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Memory Technologies Study Guide

1) Acronyms
a) ROM - Read Only Memory (mask programmed ROM - contents determined at manufacture time,
never changed).
b) RAM - Random Access Memory
c) DRAM - Dynamic RAM (1 transistor + 1 capacitor per memory cell), memory cell needs to
periodically refreshed
d) SRAM - Static RAM (6 transistors per memory cell)
e) SDRAM- Synchronous DRAM (DRAM with clock)
f) SSRAM - Synchronous SRAM (SRAM with clock)
g) DDR- SDRAM - Double Data Rate SDRAM (data transferred on both clock edges)
h) PROM - Programmable ROM (ROM programmed on user desktop), usually One Time
Programmable (OTP)
i) EEPROM - Electrically Erasable PROM
j) Flash RAM - Non-volatile RAM, blocks of RAM can be erased, can also be programmed via
single locations
k) RDRAM - Rambus DRAM -- DRAM with very different interface from normal DRAM.
l) Dual Port SRAM - SRAM with two ports (two sets of address lines, two sets of data buses).
Reads/Writes to different memory locations can occur simultaneously.


Non-Volatile Memories -- ROM, PROM, EEPROM, Flash RAM

Volatile Memories - all SRAM, DRAM types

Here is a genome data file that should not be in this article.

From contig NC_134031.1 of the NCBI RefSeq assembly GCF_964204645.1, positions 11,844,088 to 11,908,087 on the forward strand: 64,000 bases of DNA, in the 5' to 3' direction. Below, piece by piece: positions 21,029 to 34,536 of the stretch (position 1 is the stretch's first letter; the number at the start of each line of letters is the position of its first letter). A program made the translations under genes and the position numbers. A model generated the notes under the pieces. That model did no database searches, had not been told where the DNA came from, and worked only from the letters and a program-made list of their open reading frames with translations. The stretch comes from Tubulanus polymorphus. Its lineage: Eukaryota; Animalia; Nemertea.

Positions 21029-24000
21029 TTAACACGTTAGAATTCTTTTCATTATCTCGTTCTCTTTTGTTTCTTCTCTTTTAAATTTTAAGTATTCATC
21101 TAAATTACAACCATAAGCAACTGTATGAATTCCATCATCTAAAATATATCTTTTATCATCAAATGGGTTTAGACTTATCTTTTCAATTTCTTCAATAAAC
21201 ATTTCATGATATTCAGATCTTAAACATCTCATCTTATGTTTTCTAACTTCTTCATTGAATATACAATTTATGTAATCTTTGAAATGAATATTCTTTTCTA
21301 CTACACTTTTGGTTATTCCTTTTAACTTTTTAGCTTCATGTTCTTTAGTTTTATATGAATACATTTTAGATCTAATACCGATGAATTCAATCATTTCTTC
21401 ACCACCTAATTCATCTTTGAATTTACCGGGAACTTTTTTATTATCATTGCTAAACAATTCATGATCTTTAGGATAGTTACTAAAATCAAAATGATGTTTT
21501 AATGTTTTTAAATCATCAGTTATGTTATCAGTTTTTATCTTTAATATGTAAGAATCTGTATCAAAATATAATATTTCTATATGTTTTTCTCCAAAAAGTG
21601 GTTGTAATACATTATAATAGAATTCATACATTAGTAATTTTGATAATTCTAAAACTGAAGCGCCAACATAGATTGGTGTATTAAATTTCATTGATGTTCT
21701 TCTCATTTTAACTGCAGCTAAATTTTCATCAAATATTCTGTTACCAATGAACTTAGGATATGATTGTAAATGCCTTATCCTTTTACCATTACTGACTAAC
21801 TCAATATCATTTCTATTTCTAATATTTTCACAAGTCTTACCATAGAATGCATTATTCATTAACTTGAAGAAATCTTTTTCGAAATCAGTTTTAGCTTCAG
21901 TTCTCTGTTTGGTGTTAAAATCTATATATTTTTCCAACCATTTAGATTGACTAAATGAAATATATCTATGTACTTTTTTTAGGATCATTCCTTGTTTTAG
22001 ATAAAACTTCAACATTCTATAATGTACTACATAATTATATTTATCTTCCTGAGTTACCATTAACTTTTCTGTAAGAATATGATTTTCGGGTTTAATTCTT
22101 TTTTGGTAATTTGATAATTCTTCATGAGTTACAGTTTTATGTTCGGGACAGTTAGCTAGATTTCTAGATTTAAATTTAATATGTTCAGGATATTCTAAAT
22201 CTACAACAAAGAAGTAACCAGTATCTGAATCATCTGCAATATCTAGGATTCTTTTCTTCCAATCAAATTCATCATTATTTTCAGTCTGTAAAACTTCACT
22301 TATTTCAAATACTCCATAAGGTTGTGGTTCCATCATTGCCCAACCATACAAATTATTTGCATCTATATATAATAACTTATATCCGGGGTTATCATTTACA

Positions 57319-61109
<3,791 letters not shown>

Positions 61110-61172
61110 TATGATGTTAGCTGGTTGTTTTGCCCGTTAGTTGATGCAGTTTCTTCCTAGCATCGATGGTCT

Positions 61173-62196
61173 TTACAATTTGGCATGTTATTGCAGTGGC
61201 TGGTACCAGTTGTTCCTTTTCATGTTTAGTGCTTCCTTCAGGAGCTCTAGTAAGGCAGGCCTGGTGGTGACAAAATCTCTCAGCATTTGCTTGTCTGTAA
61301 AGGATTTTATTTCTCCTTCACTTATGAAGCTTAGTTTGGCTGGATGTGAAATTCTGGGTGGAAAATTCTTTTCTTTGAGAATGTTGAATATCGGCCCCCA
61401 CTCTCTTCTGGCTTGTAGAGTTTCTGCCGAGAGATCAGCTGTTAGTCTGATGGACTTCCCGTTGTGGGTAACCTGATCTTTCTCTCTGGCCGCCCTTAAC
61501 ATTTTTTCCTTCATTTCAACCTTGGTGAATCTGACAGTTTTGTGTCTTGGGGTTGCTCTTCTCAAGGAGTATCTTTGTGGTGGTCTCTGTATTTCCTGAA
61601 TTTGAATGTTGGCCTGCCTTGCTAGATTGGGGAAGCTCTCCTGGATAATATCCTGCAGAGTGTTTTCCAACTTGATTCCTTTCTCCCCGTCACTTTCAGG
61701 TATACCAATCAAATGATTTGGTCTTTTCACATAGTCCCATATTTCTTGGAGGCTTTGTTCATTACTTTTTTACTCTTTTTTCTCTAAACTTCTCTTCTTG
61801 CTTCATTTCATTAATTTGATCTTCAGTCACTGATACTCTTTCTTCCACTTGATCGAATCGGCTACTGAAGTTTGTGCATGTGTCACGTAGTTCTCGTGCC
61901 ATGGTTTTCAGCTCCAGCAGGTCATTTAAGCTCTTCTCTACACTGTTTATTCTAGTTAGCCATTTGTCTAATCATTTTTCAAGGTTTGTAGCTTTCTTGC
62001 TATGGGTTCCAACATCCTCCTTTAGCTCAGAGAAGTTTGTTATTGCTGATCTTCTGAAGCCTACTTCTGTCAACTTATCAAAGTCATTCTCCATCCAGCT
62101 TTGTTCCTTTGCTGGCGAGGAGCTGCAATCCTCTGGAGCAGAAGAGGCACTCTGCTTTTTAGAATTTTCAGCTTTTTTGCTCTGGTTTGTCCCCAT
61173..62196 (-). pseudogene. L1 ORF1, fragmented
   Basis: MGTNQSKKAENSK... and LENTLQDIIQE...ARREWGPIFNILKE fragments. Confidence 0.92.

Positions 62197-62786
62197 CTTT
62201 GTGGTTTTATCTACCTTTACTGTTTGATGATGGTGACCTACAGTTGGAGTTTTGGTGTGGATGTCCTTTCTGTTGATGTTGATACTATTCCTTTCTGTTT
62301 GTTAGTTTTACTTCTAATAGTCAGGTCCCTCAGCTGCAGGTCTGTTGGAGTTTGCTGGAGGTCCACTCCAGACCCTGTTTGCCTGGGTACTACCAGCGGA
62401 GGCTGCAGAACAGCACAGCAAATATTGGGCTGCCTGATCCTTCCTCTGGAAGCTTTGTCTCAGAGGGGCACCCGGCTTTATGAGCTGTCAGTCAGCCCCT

Main Memory (non-cache) technologies : all DRAM types (high density, but slow)
Cache Memory technologies : All SRAM types
Synchronous vs Non-synchronous memories : the addition of a clock allows faster operation generally
for burst mode operation. The clock signal also allows easy integration of a counter inside the memory
device to provide address generation for burst mode addresses (uP provides first address, memory
device generates subsequent addresses). Finally a clock signal means that all control lines, address
lines, data lines only have to satisfy setup/hold times around the active clock edge and that these
signals are latched on the active clock edge inside the device. DDR- DRAMs latch data/control signals
on both edges of the clock.
7) RDRAM - Rambus DRAM -- uses limited swing signaling technology to achieve a high bus rate (400
Mhz clock). Data transfer on both edges of clock over a 2 Byte-wide data bus to achieve 1.6
Gbyte/sec transfer rate. The devices have no chip selects - each device has an ID and a data access
operation involves transmission of the Device ID + address + R/W operation select over the control
bus (8-bit bus). The device whose ID matches the ID in the control packet responds to the operations.
RDRAM has bus bandwidth at the cost of high latency. The only effective transfers to RDRAM are
block transfers.
8) Cache vs Main Memory --- All transfers between cache and Main Memory involve block transfers
(multiple bytes) so main memory technologies optimize block transfers instead of random accesses to
individual words. Accesses to cache are both block transfers and random accesses to words, so cache
memory technologies need to have fast random access. DRAM technologies used for main memory,
SRAM technologies for caches.
9) DRAMs multiplex the address between row/column addresses; they only have half the number of
address pins that you might expect for the device. The RAS# (Row Address Strobe) and CAS#
(Column addresss strobe) are the control signals used to latch in the Row, Column addresses.